From SEEM to the Stanley Cup: How Jason Berger ’07 Found His Route to the NHL

A day in the life of an NHL equipment manager is a long one, especially on game day.

Jason Berger ’07 — a JWU Sports, Entertainment, Event — Management (SEEM) alum and current assistant equipment manager for the Tampa Bay Lightning — knows a thing or two about those long days. 

“My game day starts at 5:30am when I arrive at Amalie Arena. I make my way through the dressing room preparing everything for the staff and players' arrival for morning skate and meetings,” Berger shared. From there, he makes sure the team’s laundry is cleaned, assists the visiting team with their laundry and bench set up, and prepares the dressing room before players return for game time.

“My pre-game routine consists of making sure all the supplies are stocked, set up benches, organize the bench spares and be sure the players have everything they need. Game time arrives and anything can happen from equipment breaking to skates needing to be sharpened.” After the game, Berger remains at the arena to clear the bench, do the team laundry and store everything in its proper place. His day that began at 5:30am doesn’t end until 1am.

Jason Berger preparing the Tampa Bay bench before a game

With the responsibility of all the equipment, jerseys, skates and sticks for 20+ players, an NHL equipment manager is a crucial (and often overlooked) part of the team. But, the hard work becomes worth it when the team wins the ultimate prize in hockey: the Stanley Cup. 

Of course, this year’s NHL season and playoffs were quite different than any other thanks to COVID-19. After pausing the season in March, the NHL returned in May with a “bubble” plan to place teams in two hub cities, administer daily COVID testing, confine players and staff to their hotels, and play without fans in the stands. But, despite all these challenges, the team found ways to stay busy (and sane) with tennis, ping pong, golf simulators and other activities.

“Being away from family and friends was the hardest part about being in the bubble, [but] our focus was always on the final prize of winning the Stanley Cup,” Berger said. That focus brought them all the way to the finals, where they defeated the Dallas Stars in Game 6.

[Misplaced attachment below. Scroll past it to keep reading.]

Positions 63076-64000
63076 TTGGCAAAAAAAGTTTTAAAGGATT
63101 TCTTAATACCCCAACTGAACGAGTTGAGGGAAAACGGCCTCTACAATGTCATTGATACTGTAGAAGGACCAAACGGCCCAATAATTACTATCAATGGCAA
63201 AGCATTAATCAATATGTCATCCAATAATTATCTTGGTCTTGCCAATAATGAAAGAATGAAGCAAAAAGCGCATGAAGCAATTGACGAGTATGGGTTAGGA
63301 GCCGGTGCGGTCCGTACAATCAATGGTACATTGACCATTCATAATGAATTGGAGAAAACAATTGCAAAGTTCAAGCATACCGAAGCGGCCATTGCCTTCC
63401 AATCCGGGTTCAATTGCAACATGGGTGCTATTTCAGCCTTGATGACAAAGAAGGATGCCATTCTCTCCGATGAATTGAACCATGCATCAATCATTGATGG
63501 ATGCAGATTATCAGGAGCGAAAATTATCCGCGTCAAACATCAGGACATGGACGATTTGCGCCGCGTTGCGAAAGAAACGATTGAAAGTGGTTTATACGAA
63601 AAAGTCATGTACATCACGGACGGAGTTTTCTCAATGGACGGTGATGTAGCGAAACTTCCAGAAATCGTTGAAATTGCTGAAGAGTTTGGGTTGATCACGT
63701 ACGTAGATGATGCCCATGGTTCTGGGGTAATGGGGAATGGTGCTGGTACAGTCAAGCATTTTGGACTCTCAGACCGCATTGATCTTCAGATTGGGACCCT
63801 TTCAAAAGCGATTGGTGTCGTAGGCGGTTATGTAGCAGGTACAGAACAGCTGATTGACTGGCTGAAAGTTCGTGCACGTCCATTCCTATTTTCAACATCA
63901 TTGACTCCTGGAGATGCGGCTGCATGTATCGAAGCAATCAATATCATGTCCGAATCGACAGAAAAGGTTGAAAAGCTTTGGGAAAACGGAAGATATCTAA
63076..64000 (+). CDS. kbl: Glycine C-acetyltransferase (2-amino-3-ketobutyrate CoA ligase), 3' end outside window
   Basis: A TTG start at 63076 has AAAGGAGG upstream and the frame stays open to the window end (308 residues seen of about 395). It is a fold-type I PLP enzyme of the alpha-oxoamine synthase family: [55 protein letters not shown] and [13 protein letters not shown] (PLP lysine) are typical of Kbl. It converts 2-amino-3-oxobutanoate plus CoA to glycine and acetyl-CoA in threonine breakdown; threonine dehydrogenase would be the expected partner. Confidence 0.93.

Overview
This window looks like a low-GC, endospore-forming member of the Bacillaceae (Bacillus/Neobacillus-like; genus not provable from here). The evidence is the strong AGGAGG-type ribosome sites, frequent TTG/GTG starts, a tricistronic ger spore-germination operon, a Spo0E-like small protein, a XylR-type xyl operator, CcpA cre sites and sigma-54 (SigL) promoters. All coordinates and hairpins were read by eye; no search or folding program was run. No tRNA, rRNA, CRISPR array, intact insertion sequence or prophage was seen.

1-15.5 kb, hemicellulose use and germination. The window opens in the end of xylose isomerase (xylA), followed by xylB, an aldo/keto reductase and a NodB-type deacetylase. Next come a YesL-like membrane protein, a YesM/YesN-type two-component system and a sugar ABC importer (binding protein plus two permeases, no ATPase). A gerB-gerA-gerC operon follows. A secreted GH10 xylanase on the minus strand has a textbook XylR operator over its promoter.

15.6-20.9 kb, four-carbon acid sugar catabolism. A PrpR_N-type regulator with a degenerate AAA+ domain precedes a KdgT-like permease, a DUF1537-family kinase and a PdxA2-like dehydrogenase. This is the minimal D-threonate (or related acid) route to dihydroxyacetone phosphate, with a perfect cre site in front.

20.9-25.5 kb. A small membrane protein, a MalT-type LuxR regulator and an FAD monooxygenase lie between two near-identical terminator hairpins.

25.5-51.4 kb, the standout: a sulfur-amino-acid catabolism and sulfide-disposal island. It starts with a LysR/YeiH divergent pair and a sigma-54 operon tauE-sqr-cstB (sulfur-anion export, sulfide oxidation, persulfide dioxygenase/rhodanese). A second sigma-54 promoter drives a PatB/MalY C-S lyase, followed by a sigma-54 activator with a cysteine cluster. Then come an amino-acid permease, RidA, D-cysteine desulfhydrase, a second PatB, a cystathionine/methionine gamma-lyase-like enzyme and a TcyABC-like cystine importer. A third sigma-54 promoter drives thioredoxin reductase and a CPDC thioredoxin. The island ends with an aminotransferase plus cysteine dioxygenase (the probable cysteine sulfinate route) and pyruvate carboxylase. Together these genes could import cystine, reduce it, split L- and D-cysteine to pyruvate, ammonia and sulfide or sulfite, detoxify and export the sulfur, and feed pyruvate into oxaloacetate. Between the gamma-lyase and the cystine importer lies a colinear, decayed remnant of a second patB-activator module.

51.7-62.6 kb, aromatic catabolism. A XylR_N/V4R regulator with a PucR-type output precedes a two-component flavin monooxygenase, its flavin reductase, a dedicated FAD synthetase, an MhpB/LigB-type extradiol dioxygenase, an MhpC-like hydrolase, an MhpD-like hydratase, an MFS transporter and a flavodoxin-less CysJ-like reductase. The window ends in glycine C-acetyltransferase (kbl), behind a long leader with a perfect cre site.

Jason Berger with hockey sticks during a Tampa Bay gameBANNER PHOTO AND ABOVE PHOTO BY SCOTT AUDETTE

“The moment the [game] clock struck 00:00 it was a bit of a blur,” Berger said. “As a kid dreaming of winning the Stanley Cup, you never really know what it will feel like when the time comes. In that moment, I just grabbed onto whoever was near me and we simultaneously jumped and screamed pure joy. Lifting the Stanley Cup is indescribable. It very well might be the lightest 35lbs I’ve ever lifted.”

As he mentioned, Berger’s dream of winning the Stanley Cup goes back to his childhood. “I started skating at the age of 2 and began playing organized hockey at the age of 5 in my hometown of Philadelphia, Pennsylvania,” he shared.  “I had always dreamed of playing in the NHL and scoring the game-winning goal to win the Stanley Cup; however, when I realized that becoming a professional hockey player was not in the cards I knew I had to find another route into the NHL.”   

An image on the left of Jason Berger as a child in hockey gear and an image on the right with Berger as an adult holding the Stanley CupTHEN AND NOW: (LEFT) BERGER AS A CHILD IN HIS HOCKEY GEAR. (RIGHT) BERGER WITH THE STANLEY CUP AFTER TAMPA BAY'S WIN.

That route became clear when Berger discovered JWU’s SEEM program while visiting his older brother, who was a JWU Culinary Arts student at the Providence Campus. After touring the campus and downtown Providence, Berger knew immediately that JWU and the SEEM program would be perfect for him. 

His time at JWU proved invaluable to his career. “Facilities Management was an excellent class learning the back of the house and how buildings run. As an equipment manager, I’ve worked very closely with the back-of-house staff with load-in and load-out of teams, along with dressing room availability for the incoming teams.” 

But, the JWU experience that stood out to him the most was his externship with the Providence Bruins, an American Hockey League (AHL) team that develops players for the NHL’s Boston Bruins. “That externship sparked my career,” Berger said.

Jason Berger adjusting a Bruin's player's visor before a gamePHOTO BY ALAN SULLIVAN

His career would take him all over the country to work with teams from the Western Hockey League (WHL) and the East Coast Hockey League (ECHL) as a head equipment manager. With the ECHL’s Florida Everblades, he won the coveted Kelly Cup before returning to the Providence Bruins for five years as their head equipment manager. Then, he finally had a chance to get his foot in the door of the NHL when the opportunity with Tampa Bay opened up.

Now, with three NHL seasons and a Stanley Cup under his belt, Berger has found a way to achieve his childhood dream. He looks forward to his day with the cup and the upcoming season. With all the uncertainty surrounding the SEEM industry, he offers this advice to students:

“Make sure to network and follow up communication after meeting or interviewing. Do not be afraid to ask for help. Be assertive but not overwhelming. It might be a bit cliché but, always be yourself.” 

BELOW: BERGER AND FORMER PROVIDENCE CAMPUS PRESIDENT IRVING SCHNEIDER, PH.D.Jason Berger and former JWU Providence Campus President Irving Schneider pose with Berger's JWU diploma